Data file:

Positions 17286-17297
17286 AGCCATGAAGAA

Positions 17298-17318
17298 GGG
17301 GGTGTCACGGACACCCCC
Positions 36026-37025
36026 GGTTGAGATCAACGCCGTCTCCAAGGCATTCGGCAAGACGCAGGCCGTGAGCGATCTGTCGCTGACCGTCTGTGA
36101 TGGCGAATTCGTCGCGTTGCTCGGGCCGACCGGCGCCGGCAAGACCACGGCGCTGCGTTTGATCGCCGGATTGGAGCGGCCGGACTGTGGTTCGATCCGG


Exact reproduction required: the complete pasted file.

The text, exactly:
Positions 17286-17297
17286 AGCCATGAAGAA

Positions 17298-17318
17298 GGG
17301 GGTGTCACGGACACCCCC
Positions 36026-37025
36026 GGTTGAGATCAACGCCGTCTCCAAGGCATTCGGCAAGACGCAGGCCGTGAGCGATCTGTCGCTGACCGTCTGTGA
36101 TGGCGAATTCGTCGCGTTGCTCGGGCCGACCGGCGCCGGCAAGACCACGGCGCTGCGTTTGATCGCCGGATTGGAGCGGCCGGACTGTGGTTCGATCCGG